The greatest challenge to the implementation of the JCPOA and UNSCR 2231 has been political. With the election of Donald Trump as President of the United States in 2016, the prospects for a smooth implementation of the agreement were severely compromised. On 8 May 2018, the United States announced its withdrawal from the JCPOA citing Iran’s involvement in armed conflicts in the region, a decision the Secretary General “deeply regret[ted].” However, the United States chose not to initiate the so-called sanctions “snapback” mechanism in the JCPOA, preferring to simply withdraw from the agreement unilaterally. This was possibly motivated by a choice to avoid the lengthy dispute-settlement mechanism necessary for the re-imposition of UN sanctions. In response to the US unilateral withdrawal, the other parties pledged to continue to abide by the agreement. In the current climate of uncertainty, the effectiveness of the agreement remains threatened by the re-imposition of US unilateral sanctions and the subsequent threat of US secondary sanctions on those who engage in business relations with Iran.
Constrain Iran’s access to sensitive technologies in support of its nuclear and missile programs, and from supporting armed groups in the region.
Signal a relative normalization in relations with Iran on the nuclear issue.
Previously imposed conditional restrictions (bunkering ban) were terminated.
Sanctions were imposed for a limited time period. Proliferation sensitive goods and technology and investment ban restrictions were imposed for 10 years from JCPOA Adoption Day (18.10.2015), restrictions related to development of nuclear weapon delivery systems and asset freeze were imposed for 8 years, and restrictions on arms and travel were imposed for 5 years.
All UNSCR 2231 restrictions will be terminated earlier if IAEA report confirms the Broader Conclusion of JCPOA or terminated and replaced with provisions of UNSCR 1696, 1737, 1747, 1803, 1835, and 1929 as a result of significant non-performance of commitments by Iran under the JCPOA and UNSCR 2231 “snapback” mechanism.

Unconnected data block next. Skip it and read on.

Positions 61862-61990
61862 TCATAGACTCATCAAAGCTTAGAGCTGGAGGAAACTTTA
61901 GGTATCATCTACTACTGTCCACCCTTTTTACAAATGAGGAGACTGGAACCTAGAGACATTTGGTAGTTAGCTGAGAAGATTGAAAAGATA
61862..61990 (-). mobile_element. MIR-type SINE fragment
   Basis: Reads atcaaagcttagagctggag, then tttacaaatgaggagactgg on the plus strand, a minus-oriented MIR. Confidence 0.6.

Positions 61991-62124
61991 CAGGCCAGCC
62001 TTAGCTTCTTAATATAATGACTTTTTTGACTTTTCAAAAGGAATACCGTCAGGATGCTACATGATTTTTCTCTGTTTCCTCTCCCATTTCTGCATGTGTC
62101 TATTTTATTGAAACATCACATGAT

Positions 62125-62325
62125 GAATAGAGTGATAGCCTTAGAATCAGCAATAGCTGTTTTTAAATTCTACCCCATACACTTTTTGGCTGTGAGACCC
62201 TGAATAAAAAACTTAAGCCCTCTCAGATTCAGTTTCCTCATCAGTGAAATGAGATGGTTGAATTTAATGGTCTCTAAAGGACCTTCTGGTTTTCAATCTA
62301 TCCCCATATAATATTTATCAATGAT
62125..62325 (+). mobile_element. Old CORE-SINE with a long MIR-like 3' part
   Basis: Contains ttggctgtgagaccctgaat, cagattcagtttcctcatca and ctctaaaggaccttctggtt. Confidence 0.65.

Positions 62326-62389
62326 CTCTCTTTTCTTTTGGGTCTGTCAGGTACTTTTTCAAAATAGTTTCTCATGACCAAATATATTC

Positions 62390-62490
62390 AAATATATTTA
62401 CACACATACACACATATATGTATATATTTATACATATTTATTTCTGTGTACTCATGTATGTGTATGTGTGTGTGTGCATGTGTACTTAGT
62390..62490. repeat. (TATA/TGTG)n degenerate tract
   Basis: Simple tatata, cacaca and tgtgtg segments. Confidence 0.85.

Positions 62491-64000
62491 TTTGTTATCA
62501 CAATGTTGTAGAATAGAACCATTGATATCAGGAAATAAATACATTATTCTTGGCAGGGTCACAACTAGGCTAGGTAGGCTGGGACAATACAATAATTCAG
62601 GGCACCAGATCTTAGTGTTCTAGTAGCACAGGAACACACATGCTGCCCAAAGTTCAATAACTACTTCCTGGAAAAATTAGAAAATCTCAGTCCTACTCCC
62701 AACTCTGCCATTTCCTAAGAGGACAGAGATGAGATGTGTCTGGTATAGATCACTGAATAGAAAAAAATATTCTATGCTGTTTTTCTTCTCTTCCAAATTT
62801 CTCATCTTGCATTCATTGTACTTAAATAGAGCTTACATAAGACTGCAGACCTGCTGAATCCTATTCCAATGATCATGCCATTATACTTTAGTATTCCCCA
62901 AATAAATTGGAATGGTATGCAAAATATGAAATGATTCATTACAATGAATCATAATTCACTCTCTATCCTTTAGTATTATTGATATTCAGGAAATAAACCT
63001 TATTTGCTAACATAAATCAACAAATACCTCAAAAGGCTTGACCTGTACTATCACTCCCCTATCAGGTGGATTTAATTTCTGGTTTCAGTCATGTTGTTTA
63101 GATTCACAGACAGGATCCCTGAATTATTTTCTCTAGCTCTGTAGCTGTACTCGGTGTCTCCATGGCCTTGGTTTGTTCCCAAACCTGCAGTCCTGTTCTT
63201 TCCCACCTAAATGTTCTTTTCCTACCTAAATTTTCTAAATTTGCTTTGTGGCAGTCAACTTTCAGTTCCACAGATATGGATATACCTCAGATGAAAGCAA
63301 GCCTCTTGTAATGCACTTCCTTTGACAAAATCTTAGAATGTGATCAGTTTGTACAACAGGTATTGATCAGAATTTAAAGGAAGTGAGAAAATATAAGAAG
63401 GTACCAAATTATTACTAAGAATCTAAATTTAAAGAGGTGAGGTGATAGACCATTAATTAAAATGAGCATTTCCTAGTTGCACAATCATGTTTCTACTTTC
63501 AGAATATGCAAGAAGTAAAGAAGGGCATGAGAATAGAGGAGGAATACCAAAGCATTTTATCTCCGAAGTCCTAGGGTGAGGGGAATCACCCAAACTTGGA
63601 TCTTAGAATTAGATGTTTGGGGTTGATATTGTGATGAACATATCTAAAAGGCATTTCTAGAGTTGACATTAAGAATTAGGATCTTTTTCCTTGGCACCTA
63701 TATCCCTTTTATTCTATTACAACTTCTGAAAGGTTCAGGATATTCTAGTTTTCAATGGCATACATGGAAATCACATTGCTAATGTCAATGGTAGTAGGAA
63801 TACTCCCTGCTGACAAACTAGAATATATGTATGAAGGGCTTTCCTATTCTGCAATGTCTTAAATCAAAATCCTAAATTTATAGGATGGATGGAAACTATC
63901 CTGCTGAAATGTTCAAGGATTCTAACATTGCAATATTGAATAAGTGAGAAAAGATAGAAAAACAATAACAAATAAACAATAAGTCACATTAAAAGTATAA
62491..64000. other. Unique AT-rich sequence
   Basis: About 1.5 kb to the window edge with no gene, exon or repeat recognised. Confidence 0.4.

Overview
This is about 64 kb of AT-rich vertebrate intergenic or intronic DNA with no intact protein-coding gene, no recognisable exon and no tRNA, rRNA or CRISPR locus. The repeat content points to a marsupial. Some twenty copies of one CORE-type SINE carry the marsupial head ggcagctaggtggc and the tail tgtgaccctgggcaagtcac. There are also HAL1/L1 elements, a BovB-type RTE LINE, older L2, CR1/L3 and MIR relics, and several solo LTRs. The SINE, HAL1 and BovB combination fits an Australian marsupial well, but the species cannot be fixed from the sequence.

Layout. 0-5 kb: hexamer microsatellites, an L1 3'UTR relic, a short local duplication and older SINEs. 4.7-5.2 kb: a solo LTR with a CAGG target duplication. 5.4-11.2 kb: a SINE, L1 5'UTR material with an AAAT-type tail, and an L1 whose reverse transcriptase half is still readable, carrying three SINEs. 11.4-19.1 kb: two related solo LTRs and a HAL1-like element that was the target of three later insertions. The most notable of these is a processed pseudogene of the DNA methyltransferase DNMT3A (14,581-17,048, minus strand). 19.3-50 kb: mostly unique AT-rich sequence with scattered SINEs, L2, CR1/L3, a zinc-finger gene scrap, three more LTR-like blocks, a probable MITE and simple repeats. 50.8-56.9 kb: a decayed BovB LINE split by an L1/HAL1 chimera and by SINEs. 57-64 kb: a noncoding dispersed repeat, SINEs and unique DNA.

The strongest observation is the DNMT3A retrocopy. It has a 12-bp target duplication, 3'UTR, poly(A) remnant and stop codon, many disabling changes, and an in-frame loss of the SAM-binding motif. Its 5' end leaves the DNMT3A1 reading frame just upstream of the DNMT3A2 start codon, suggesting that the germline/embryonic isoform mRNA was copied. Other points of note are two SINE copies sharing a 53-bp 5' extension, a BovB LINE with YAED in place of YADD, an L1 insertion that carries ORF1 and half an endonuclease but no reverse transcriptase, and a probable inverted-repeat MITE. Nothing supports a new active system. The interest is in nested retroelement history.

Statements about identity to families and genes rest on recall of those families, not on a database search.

Sanctions Committee and Panel of Experts were dissolved (their functions taken over by other actors – Security Council, UN Secretariat, and the Secretary General).
Designation criteria were specified and targets designated (maximum number of designees during the episode – 23 individuals, 62 entities; currently remaining on 23 individual designees, 61 entities). Enforcement authorities specified.
While Iran’s nuclear program has been constrained by the IAEA inspection requirements of the JCPOA, its ballistic missile program and arms exports have continued.
While UN targeted sanctions remain in place, constraints to the development of Iran’s nuclear program came chiefly from the enhanced monitoring and verification mechanisms established in the JCPOA.
The change of tone and very careful language used in resolutions, agreements and reports signal the relative normalization of relations with Iran, but the ambiguity provoked by the use of euphemistic and ambiguous language harm the clarity of the signal and a more complete de-stigmatization of Iran. The United States decision to withdraw from the agreement undermined the unified Security Council message on Iran.
UN sanctions are the main mechanism through which the normalization of diplomatic relations with Iran takes place, although unilateral sanctions and broader diplomatic and commercial activities are also important.
Strengthening of political factions, increase in international enforcement capacity in different issue domains.